African Union troops, consisting mainly of Kenyan military forces, have surrounded the port city of Kismayo, which they claim is the last stronghold of the Islamic militant group al-Shabab. A spokesman for the Kenyan army says that they have captured most of the town after an amphibious assault that has cornered the insurgents and pushed them back from the port. At present, the fighting appears to still be ongoing—and there are other reports that the city is far from government control—but it is a major offensive meant to bring the city back under control of the government in Mogadishu.
Al-Shabab, which is considered the Somali arm of al-Qaeda and has done battle with the government there for several years, has used the port to control much of the trade coming into and out of the country. By extorting payments from local businesses, levying their own form of taxes, and dominating the export of charcoal, Kismayo has become the group's main source of income. This blog post, written nearly a year ago by a former insurgent, argues that shutting down Kismayo would not actually cripple al-Shabab, but at the very least today's action demonstrates a commitment to fighting back and to Somalia's willingness to let the better equipped and better trained Kenyan army do battle on their shores.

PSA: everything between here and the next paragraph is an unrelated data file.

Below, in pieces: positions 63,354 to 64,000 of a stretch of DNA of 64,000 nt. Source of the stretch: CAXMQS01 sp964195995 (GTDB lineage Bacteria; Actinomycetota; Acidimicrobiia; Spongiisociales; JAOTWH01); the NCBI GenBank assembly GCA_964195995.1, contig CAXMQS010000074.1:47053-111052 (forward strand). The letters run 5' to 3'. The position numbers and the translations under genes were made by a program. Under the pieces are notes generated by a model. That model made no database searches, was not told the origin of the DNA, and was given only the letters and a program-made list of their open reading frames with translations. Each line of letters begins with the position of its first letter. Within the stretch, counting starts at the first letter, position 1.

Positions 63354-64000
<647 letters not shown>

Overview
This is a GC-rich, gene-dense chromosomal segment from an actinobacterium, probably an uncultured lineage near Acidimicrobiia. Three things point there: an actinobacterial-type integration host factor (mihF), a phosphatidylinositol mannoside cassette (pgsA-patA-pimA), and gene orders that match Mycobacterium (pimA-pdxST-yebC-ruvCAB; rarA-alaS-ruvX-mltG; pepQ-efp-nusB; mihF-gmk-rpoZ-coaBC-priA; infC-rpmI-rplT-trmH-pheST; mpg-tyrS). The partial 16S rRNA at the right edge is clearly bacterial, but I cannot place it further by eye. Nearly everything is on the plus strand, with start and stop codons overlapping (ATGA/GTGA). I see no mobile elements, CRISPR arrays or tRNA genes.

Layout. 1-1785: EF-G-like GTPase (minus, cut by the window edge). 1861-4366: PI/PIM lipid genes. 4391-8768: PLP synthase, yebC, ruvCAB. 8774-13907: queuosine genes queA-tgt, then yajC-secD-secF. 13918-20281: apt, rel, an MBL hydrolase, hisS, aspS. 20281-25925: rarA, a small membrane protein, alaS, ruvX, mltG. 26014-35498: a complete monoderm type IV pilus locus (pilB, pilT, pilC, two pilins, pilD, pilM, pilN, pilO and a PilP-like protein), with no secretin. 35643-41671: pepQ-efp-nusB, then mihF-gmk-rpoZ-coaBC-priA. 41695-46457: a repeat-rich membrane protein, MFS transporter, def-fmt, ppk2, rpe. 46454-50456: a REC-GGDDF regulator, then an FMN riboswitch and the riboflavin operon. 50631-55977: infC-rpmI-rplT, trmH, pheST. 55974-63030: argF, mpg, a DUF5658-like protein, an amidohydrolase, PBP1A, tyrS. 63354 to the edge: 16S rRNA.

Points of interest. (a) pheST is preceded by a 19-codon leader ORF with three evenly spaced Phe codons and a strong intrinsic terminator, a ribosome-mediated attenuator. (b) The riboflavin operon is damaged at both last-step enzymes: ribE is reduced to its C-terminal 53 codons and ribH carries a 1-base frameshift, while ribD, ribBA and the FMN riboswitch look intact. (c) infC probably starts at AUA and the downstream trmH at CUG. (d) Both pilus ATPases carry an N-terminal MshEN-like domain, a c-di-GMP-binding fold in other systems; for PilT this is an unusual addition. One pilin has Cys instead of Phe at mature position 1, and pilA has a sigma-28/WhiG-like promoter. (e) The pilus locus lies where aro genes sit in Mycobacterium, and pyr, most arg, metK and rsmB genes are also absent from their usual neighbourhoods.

This article is from the archive of our partner The Wire.
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